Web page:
1169P - Panel-based next-generation sequencing of cancer-relevant genes as treatment decision support

Date 28 September 2014
Event ESMO 2014
Session Poster Display session
Topics Translational Research
Basic Principles in the Management and Treatment (of cancer)
Presenter Moritz Menzel
Citation Annals of Oncology (2014) 25 (suppl_4): iv406-iv408. 10.1093/annonc/mdu346
Authors M. Menzel, S. Armeanu-Ebinger, M. Feldhahn, S. Biskup
  • Tumor Diagnostics, CeGaT, 72076 - Tübingen/DE



Knowledge about somatic driver mutations in cancer is crucial for decision-making in personalized therapy. Samples with low tumor content cannot be sequenced reliably with traditional methods. We have developed a complete pipeline to sequence more than 550 cancer-relevant genes in parallel using next-generation sequencing of FFPE or frozen tumor tissue. Interpretation of somatic mutations yields a medical report for the oncologist to support treatment decision.


FFPE or frozen tumor sections are macrodissected and DNA is extracted from tumor material and patient's blood. Enrichment for more than 550 cancer-relevant genes is performed using a specially designed custom enrichment kit and the samples are sequenced to a very high depth. Somatic mutations are detected with very high sensitivity by comparison of sequencing data from the tumor and the blood sample. Clinical interpretation of mutations is performed by a team of scientists and medical doctors. A medical report listing actionable mutations, potentially beneficial targeted drugs and contraindications, as well as clinical trials the patient may wish to participate in.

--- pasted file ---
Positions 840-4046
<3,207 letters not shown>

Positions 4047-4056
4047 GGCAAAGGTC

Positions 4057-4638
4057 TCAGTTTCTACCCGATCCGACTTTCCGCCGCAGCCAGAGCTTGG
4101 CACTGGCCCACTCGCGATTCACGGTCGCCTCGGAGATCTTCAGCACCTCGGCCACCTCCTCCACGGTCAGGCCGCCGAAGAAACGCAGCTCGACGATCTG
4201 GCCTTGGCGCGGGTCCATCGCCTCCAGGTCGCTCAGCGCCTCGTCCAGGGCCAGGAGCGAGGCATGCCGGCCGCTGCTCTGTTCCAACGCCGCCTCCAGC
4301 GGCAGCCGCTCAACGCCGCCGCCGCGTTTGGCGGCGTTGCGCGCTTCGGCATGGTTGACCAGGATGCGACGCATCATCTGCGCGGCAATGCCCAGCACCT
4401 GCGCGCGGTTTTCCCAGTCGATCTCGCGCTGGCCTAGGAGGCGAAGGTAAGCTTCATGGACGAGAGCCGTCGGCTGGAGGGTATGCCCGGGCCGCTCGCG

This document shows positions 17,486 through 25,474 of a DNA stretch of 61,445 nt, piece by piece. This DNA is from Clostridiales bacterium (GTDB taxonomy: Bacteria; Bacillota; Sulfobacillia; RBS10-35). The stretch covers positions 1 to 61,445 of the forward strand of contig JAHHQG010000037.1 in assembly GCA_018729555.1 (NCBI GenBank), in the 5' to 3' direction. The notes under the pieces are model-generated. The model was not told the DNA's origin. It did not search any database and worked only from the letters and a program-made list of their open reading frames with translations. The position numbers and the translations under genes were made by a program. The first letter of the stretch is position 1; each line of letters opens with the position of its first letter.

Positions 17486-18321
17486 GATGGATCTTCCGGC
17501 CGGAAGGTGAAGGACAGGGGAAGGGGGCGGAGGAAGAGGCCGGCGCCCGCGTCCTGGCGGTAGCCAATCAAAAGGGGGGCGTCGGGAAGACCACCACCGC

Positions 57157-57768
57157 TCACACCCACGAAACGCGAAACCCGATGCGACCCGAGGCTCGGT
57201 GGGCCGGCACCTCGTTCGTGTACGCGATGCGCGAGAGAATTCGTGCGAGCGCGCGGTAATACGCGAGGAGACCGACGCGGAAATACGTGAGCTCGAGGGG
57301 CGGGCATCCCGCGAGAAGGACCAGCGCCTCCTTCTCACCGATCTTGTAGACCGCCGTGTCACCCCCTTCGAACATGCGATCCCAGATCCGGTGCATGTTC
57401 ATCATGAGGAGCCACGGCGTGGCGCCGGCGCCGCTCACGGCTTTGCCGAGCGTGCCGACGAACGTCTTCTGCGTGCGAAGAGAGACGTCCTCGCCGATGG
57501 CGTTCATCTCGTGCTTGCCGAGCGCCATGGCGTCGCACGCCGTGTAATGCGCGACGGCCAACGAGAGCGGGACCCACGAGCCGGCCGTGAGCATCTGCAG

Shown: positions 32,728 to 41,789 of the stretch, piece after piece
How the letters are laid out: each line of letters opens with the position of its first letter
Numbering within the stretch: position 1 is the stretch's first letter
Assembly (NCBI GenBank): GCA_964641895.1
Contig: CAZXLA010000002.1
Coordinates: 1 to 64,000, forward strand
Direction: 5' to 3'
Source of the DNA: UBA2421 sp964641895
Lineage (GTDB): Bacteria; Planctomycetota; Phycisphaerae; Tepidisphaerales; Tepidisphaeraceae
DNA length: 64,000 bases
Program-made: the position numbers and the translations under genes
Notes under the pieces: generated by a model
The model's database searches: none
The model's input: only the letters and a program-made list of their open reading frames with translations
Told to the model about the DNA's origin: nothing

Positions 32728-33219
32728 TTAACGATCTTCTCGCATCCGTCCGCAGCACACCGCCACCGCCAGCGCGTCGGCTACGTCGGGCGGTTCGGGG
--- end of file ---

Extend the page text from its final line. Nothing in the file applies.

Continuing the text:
Sensitive and specific detection of somatic mutations is achieved with this diagnostic sequencing panel, even in samples with a tumor content as low as 20%. A majority of patient samples contains actionable mutations, allowing personalized treatment. In addition, the panel allows the classification of CUP as metastasis of previous cancer. The analysis is also able to assign the source of metastasis to one of multiple primary tumors, where histology was not informative. In addition, the panel allowed the classification of CUP as metastasis of a previous cancer and assignment of metastases to one of multiple primary tumors, when histology was not informative.


Conclusions: Comprehensive molecular profiling using panel-based next-generation sequencing can identify therapeutic targets in tumor patients. This helps to decide on an optimized therapy and to clarify the source of metastases. Early sequencing can also save costs and provide an advantage to the patient by excluding therapies that will likely have no benefit.


M. Menzel: Employee of CeGaT; S. Armeanu-Ebinger: Employee of CeGaT; M. Feldhahn: Employee of CeGaT; S. Biskup: Founder and director of CeGaT.